Thanks to this technology, NIJ Level IIIA performance is now available with comfort levels more typical of Level II body armor. Compared to Point Blank’s previous lightest Level IIIA vest, the Alpha Elite Series is a full 12 percent lighter.
“The Alpha Elite Series doesn’t just surpass previous levels of performance and comfort, it creates an entirely new standard,” said Michael Haynes, Director of Marketing and Product Development, Point Blank Enterprises. “Our engineers determined that the very best ballistic material for our armed forces was also the very best material for law enforcement officers in the U.S. and around the world.”
Key attributes of Point Blank’s Alpha Elite Series include extremely high effectiveness against fragmentation; multihit performance exceeding FBI protocol; special threat performance exceeding FBI protocol; extraordinarily efficient absorption of impact energy; availability in both male and female versions, as well as concealable and tactical configurations; and NIJ Standard 0101.06 compliance.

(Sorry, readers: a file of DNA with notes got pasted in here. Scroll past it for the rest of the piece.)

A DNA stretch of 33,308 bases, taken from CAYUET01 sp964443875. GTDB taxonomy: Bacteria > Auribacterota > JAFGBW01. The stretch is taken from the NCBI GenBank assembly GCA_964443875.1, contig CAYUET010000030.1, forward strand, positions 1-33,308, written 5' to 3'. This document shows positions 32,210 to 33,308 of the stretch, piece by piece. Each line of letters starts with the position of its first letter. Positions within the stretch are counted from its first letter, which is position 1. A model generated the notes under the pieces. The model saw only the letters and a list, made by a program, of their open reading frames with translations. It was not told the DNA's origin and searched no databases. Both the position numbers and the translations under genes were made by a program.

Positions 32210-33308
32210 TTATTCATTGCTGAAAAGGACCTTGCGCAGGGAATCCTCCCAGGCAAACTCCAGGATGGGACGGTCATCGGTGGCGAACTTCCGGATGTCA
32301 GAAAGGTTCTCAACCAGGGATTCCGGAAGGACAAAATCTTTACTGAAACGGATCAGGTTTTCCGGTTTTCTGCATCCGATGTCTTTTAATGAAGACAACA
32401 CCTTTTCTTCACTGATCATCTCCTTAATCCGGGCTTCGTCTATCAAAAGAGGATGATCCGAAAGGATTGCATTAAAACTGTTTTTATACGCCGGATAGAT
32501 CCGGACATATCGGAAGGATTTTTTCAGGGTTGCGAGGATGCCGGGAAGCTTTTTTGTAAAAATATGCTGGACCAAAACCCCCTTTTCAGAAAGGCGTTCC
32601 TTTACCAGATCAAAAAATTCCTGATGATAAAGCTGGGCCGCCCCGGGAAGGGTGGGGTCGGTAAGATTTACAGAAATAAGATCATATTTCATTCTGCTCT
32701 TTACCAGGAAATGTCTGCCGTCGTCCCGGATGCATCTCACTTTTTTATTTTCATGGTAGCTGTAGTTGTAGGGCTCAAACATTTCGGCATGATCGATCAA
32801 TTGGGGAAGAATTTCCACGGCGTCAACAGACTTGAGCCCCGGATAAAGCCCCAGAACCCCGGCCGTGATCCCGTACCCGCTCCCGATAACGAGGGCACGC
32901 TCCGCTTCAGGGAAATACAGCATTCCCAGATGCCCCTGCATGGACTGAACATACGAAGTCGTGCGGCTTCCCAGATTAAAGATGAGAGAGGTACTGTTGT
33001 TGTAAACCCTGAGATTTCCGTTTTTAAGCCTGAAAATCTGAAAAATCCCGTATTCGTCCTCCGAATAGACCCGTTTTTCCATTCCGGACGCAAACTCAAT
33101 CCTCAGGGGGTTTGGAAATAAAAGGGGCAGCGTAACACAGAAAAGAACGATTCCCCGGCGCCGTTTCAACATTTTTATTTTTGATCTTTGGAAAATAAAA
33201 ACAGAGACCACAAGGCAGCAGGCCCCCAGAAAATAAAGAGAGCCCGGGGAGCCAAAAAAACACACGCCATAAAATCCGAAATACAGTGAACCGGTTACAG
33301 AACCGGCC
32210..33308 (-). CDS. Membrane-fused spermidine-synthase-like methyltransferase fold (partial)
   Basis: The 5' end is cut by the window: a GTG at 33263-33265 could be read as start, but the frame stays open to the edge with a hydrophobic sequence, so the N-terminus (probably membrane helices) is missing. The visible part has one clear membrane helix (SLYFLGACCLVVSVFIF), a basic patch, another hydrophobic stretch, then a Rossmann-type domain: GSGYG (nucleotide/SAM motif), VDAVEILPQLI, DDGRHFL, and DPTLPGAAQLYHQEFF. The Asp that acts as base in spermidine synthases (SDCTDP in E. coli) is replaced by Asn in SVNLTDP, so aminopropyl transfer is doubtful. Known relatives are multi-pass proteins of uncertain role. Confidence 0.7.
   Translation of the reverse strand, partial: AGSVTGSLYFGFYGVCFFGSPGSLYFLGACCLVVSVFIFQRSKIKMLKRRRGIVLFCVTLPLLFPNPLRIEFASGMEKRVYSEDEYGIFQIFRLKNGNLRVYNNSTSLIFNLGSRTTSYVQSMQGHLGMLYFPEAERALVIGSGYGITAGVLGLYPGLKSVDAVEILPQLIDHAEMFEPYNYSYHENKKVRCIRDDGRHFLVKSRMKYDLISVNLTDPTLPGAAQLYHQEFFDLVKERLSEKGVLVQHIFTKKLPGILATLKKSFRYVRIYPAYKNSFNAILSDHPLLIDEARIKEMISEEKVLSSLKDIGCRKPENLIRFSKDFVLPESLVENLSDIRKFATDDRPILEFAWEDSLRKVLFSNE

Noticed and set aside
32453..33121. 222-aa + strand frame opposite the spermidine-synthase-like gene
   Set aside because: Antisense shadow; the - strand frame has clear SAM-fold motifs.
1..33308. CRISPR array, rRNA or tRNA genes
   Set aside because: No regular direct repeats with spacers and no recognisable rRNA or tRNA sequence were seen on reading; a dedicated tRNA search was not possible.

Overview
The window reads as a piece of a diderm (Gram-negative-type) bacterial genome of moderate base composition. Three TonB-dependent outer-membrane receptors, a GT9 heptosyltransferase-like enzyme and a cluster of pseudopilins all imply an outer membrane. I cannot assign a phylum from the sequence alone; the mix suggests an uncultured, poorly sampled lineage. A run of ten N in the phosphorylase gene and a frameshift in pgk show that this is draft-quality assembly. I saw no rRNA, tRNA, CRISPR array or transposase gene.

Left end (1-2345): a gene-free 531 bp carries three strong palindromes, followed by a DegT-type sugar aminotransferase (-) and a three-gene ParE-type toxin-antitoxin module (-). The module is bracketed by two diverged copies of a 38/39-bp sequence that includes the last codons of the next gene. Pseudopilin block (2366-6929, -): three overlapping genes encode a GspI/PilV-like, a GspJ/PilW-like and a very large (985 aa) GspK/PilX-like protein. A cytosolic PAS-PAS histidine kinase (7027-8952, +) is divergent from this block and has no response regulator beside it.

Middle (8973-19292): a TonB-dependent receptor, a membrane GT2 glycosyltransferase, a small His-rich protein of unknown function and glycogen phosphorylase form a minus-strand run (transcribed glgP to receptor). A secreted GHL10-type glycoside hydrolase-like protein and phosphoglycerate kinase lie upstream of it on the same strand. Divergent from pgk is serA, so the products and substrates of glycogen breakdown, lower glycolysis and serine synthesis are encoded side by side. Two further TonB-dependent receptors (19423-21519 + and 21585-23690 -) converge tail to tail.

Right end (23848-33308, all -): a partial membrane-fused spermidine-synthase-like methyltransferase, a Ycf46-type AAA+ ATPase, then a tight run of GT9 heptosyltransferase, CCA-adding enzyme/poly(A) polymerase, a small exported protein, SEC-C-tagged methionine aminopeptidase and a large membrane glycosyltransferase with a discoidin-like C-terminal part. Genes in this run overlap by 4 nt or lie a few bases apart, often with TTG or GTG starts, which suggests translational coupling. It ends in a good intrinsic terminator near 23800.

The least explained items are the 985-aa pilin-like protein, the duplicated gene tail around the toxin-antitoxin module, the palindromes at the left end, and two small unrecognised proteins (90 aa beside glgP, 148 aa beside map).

For more information on Point Blank Enterprises, the Alpha Elite Series and Dyneema Force Multiplier Technology, please visit the Web at:
DHS Continues Testing Facial Recognition Technology
The Department of Homeland Security Science and Technology Directorate (DHS S&T) Human Factors Division is using the Standoff Detection Test Bed to test and evaluate the Biometric Optical Surveillance System (BOSS). BOSS is a facial recognition technology which matches 3-D signatures from captured facial images with enrolled images stored in the system database. S&T is conducting a Privacy Impact Assessment to address privacy concerns raised by testing the facial recognition technology.